December 07, 2017
Alicia Peters, Ph.D., associate professor of anthropology, recently presented at the American Anthropological Associate Annual Meeting in Washington, D.C., as part of a panel sponsored by the Association for Political and Legal Anthropology. Based on her ongoing ethnographic study of the human trafficking response in northern New England, Peters gave a paper titled "Where does vulnerability end and human trafficking begin? Expanding the Human Trafficking Response and the Meaning of Trafficking."
According to Peters, the majority of criminal human trafficking cases have been identified and prosecuted in large urban centers as well as in regions of concentrated agricultural production or those with large migrant populations. The paper examined how counter trafficking efforts vary as the response expands to more remote areas of the country with fewer numbers of documented trafficking cases. In particular, the paper explored the implications when state statutes with broader definitions of criminal activity than their federal counterparts combine with increased awareness and momentum to detect and address trafficking on the part of local law enforcement?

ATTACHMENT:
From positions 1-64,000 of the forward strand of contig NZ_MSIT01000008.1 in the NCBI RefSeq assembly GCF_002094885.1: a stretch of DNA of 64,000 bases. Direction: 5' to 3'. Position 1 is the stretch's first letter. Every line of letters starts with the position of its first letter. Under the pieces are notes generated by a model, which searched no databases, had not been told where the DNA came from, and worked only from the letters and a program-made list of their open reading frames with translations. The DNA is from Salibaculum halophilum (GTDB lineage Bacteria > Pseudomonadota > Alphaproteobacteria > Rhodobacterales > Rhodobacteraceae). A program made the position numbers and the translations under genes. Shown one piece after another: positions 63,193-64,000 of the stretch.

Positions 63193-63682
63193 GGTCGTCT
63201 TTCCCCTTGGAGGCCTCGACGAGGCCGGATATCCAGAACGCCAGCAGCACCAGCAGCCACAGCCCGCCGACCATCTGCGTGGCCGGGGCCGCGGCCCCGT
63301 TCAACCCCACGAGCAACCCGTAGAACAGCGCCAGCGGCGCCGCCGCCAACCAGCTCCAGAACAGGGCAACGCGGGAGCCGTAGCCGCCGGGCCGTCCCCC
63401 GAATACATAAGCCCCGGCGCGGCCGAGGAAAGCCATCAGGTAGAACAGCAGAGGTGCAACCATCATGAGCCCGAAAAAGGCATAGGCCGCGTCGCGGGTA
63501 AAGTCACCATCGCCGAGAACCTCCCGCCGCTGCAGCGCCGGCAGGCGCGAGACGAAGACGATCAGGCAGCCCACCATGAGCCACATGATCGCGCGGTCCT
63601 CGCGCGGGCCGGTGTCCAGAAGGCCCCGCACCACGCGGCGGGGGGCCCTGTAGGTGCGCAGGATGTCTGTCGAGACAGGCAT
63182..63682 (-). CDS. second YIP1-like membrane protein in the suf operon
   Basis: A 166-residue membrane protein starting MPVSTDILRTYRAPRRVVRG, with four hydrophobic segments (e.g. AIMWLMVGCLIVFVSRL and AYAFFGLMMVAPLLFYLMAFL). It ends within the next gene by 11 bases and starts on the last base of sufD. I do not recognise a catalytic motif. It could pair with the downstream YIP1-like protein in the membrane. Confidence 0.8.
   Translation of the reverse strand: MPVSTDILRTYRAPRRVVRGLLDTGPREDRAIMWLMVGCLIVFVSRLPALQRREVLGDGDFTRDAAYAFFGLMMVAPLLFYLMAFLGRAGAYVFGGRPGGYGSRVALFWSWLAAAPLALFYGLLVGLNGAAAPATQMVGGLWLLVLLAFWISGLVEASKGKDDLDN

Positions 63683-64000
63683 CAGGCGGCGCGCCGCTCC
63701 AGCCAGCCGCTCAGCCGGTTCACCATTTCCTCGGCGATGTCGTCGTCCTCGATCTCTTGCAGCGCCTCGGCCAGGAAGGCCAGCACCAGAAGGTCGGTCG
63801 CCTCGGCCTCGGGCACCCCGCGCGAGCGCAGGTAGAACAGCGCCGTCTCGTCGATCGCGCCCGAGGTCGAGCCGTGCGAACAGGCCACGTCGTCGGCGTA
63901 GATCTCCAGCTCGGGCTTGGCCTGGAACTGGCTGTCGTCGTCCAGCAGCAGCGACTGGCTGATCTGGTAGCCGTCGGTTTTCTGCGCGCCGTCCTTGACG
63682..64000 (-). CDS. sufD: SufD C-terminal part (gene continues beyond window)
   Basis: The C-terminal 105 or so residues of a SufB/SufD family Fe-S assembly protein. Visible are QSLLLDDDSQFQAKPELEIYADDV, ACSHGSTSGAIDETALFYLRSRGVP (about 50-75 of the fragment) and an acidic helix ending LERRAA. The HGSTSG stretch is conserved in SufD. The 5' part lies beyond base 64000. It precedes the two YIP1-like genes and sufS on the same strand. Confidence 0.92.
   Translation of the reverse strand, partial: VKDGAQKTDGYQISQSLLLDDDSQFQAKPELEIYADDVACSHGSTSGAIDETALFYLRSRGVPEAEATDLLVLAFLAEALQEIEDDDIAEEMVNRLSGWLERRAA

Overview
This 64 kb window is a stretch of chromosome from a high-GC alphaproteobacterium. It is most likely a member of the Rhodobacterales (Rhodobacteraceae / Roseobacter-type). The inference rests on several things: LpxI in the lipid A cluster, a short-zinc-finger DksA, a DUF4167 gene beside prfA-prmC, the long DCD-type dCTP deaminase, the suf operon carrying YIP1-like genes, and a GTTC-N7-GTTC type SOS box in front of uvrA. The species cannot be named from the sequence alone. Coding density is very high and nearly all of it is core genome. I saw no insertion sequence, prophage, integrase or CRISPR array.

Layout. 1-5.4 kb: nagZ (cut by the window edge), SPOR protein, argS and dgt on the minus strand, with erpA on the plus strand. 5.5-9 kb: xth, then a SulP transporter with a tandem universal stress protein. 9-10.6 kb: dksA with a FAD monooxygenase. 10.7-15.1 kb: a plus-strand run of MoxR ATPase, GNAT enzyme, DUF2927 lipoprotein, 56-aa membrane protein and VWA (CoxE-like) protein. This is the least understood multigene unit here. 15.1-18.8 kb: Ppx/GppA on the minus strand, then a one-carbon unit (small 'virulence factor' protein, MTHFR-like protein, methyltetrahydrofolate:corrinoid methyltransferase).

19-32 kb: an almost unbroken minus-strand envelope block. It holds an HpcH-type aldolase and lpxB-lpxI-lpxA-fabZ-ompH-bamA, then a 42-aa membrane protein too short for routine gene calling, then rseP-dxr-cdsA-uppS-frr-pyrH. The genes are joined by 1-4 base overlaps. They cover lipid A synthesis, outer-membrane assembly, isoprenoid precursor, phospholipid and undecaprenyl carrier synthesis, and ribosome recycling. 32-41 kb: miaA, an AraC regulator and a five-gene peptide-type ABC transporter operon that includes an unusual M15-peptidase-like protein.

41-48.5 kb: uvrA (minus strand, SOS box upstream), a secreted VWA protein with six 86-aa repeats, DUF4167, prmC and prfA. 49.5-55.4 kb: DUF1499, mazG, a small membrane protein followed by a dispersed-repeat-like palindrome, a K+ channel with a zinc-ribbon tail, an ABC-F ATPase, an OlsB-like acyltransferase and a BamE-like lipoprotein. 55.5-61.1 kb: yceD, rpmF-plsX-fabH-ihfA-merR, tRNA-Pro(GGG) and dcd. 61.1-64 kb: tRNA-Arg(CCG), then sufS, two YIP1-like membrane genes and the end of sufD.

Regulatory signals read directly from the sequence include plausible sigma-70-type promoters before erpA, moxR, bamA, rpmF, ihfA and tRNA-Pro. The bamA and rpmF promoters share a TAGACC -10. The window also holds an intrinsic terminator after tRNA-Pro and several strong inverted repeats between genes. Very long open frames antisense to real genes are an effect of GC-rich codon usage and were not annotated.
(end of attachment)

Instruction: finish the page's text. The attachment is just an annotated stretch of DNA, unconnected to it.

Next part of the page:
The paper also highlighted how notions of vulnerability intersect with working understandings of trafficking and some of the harmful consequences for potential victims.
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